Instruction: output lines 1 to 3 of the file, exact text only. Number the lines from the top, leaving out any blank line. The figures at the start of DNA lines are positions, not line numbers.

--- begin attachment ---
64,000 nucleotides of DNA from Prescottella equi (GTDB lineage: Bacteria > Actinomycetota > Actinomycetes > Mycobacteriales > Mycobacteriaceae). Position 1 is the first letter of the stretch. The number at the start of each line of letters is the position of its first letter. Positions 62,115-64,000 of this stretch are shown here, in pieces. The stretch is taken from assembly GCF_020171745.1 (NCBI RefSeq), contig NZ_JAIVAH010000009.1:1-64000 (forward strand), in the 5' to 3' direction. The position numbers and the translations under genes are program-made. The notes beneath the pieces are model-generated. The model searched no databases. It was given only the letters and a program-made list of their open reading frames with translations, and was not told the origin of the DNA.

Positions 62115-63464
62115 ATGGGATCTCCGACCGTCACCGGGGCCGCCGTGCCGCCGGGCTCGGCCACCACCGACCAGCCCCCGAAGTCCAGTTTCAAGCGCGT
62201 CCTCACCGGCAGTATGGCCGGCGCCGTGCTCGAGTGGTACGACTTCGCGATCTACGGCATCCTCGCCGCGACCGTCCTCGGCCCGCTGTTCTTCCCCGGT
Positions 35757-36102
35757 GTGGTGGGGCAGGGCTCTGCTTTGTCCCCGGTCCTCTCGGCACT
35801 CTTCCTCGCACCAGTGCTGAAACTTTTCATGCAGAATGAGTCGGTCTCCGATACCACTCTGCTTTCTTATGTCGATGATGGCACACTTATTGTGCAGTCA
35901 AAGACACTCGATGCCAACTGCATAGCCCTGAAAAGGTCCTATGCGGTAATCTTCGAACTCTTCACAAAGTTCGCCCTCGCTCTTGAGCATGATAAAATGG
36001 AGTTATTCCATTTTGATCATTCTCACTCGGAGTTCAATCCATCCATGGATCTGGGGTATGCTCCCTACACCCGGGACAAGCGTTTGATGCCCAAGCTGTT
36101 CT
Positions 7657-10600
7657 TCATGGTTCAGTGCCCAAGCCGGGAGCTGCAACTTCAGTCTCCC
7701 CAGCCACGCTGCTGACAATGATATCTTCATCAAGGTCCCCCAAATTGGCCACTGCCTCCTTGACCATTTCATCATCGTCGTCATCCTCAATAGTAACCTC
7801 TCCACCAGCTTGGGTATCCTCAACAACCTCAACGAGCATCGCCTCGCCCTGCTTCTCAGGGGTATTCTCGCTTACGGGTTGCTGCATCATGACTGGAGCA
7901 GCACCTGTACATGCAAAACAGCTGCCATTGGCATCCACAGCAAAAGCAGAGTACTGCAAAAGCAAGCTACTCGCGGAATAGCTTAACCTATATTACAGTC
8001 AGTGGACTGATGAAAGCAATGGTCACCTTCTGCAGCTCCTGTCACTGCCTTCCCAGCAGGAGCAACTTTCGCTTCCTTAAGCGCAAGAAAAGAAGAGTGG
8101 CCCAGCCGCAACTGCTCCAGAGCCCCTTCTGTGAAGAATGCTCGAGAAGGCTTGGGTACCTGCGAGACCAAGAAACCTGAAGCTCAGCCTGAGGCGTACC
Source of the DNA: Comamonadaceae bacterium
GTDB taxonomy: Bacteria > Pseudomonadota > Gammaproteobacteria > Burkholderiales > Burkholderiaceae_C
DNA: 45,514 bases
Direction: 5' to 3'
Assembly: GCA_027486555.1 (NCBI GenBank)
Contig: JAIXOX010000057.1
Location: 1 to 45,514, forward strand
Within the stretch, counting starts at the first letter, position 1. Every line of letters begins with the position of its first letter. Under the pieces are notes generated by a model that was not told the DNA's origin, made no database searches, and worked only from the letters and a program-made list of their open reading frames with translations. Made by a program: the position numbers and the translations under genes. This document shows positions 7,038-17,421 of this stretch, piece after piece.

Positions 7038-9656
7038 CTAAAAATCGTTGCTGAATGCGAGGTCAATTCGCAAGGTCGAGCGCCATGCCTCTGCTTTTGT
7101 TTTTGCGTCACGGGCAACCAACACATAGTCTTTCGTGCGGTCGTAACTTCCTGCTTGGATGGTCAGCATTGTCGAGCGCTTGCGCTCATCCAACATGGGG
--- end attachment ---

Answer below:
64,000 nucleotides of DNA from Prescottella equi (GTDB lineage: Bacteria > Actinomycetota > Actinomycetes > Mycobacteriales > Mycobacteriaceae). Position 1 is the first letter of the stretch. The number at the start of each line of letters is the position of its first letter. Positions 62,115-64,000 of this stretch are shown here, in pieces. The stretch is taken from assembly GCF_020171745.1 (NCBI RefSeq), contig NZ_JAIVAH010000009.1:1-64000 (forward strand), in the 5' to 3' direction. The position numbers and the translations under genes are program-made. The notes beneath the pieces are model-generated. The model searched no databases. It was given only the letters and a program-made list of their open reading frames with translations, and was not told the origin of the DNA.

Positions 62115-63464
62115 ATGGGATCTCCGACCGTCACCGGGGCCGCCGTGCCGCCGGGCTCGGCCACCACCGACCAGCCCCCGAAGTCCAGTTTCAAGCGCGT